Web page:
DAVIS: So here's my question, especially as someone who covered the impeachment of Donald Trump every single day - John Bolton is someone that Congress wanted to hear from, he declined to come up to Capitol Hill, but yet he had all of this information and is now writing a book, so it just seems a little self-serving. If he had these grave concerns, where was he when the government was actually asking him to come talk?

LIASSON: That's what Democrats are saying. Nobody likes John Bolton right now.

DAVIS: (Laughter).

LIASSON: Everybody loves to hate John Bolton, whether you're a Democrat or a Republican. One thing John Bolton did say back then during impeachment was if you subpoena me and a court upholds the subpoena, I will testify in the House. But the House never subpoenaed him for a variety of reasons. But that never happened.

DAVIS: He also offered to come talk before the Senate at the Senate trial, and the Senate voted not to hear from him.

LIASSON: Right. And, of course, the Senate didn't - voted not to hear from any witnesses. Right.

ORDOÑEZ: Interestingly, he takes it up in the book, and he goes so far as to accuse House Democrats of, quote, "impeachment malpractice" because they did not subpoena him and wait for a court to order his testimony. He also said that they were wrong to restrict the inquiry to just the Ukraine issues and said should have looked into some of Trump's other actions, including getting involved in some of these U.S. investigations that involve companies of autocratic leaders.

DAVIS: So I'm guessing the White House is not a big fan of this book.

LIASSON: (Laughter) To say the least. You know...

DAVIS: This is not one the president's going to be tweeting about that people should go buy.

LIASSON: No. Bolton has gotten the same treatment that so many of Trump's hires who ended up being fired or resigning have gotten. Of course, Trump says he hires all the best people. Then they leave, and he trashes them. He's called Bolton a sick puppy. He said that the book is both full of classified information and lies. Now, how can those two things be true at the same time? I'm not sure. But on one level, this is a kind of existential tragedy for John Bolton because this was the highest position he'd ever had in a White House. He was going to try to carry out his own agenda, a very tough, hawkish foreign policy with a president that he thought agreed with him on many things. But what he found was a president who had no foreign policy principles at all and was uninformed and incompetent, according to him.


DAVIS: So the Justice Department is looking at this. They're angry that - they say there's maybe classified information there. I mean, is there any potential fallout for John Bolton because of this book?

ORDOÑEZ: He could lose his advance. But, I mean, in the big picture, I mean, as we've reported before, so many copies of this book are already out. Stories are already being run. And, frankly, in many ways, this is just drumming up more interest in a book. And as when I spoke to a few, you know, national security experts, they tell me this is just, you know, making Bolton out to look better, look more like a hero after he really, you know, took some hits during the whole impeachment saga. Now President Trump is saying, you know, this book is full of, you know, juicy details and credible information by going on the attack like he is. So it's just - in many ways, it's helping Bolton and just boosting attention for a book that's now at the top of the bestseller list on Amazon.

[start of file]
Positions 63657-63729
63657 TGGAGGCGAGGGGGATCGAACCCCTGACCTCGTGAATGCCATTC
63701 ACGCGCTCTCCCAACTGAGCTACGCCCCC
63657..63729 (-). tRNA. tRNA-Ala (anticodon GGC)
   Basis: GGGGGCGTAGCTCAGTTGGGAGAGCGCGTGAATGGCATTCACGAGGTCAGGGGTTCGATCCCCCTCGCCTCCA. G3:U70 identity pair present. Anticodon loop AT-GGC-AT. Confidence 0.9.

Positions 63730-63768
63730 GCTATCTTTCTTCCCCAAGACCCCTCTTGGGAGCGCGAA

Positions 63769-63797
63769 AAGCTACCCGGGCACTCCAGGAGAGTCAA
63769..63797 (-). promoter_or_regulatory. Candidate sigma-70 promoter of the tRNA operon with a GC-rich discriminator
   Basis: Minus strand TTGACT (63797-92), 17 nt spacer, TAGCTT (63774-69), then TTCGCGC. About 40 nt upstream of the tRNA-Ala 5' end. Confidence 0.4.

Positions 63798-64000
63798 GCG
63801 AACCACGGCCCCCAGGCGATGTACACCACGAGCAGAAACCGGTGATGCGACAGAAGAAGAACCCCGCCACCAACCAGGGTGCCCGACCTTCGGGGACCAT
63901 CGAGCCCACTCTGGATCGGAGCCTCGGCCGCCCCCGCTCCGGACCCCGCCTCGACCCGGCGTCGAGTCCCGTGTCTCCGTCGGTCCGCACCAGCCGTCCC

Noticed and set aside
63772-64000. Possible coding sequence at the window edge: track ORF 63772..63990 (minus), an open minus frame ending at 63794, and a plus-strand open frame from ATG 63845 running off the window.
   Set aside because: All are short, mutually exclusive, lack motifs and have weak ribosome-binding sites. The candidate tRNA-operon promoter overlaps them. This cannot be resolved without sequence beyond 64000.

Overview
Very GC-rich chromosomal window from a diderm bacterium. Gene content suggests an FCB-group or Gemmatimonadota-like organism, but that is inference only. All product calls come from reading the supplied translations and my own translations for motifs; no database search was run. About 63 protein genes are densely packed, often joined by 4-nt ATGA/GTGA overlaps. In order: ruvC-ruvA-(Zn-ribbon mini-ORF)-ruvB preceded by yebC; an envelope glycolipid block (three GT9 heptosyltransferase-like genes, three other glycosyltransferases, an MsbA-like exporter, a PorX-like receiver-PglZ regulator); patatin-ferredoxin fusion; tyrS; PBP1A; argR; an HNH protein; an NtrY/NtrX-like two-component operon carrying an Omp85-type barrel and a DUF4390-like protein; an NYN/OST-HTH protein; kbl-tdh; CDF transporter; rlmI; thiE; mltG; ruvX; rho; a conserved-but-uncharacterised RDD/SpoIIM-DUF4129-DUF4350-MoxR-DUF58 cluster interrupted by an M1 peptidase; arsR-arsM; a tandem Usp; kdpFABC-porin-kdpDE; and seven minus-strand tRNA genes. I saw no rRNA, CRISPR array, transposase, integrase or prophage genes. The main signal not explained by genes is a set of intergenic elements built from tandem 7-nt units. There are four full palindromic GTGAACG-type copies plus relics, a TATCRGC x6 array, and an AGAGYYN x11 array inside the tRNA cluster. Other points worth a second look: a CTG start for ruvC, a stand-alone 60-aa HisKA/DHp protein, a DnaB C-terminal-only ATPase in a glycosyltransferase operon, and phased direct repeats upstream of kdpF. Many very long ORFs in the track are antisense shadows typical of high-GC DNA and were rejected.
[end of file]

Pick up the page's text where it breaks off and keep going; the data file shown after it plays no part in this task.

LIASSON: You know, I actually have a slightly different take on this. I think what it's doing is it's giving more credibility to Bolton's account. For Bolton himself, I don't know if it's boosting his personal stock in Washington or not. But this book is coming at a time where Jim Mattis has criticized the president, where current serving military leaders have broken with the president on several issues. And John Kelly, former chief of staff, also retired general, has spoken out against the president. So it's coming at a time where it's part of a chorus of a lot of ex-Trump officials all saying the same things about his leadership - bad things.

DAVIS: We're going to leave it there, and we'll take a quick break. And when we get back - Can't Let It Go.

And we're back. And it's time for Can't Let It Go when we all talk about the thing we can't stop thinking about this week, politics or otherwise. Franco, what can't you let go this week?

ORDOÑEZ: You know, I'm really interested in the growing attention of this idea in Tennessee to replace some of the statues of Confederate soldiers with a statue of Dolly Parton.

DAVIS: Oh, endorse.

LIASSON: (Laughter).

DAVIS: Strong endorse.

LIASSON: That's great.

ORDOÑEZ: You know? I mean, there's a petition going around now that has over 14,000 signatures. And I don't know. Just in recent years, I've really grown fascinated with this new movement getting behind Dolly Parton. She bridges all these different constituencies. And also I was a big fan of WNYC's podcast that kind of explored...

DAVIS: "Dolly Parton's America."

ORDOÑEZ: ...All that attention. Yes.


ORDOÑEZ: "Dolly Parton's America" - it was was really good. The podcast and her - because you can see it. She just never, you know, really goes there with the politics. You know, she just gives no hint of a political statement, and she's really skilled also at kind of diffusing those tensions, you know, and she did it, you know, for the Emmys, and the podcast actually looked at this when - I think was 2017 when some of her cast mates from the movie "9 To 5" were - you know, Jane Fonda - were trying to - Lily Tomlin - were criticizing Donald Trump and really ripping into him. And Dolly Parton just would not go there and did not bite.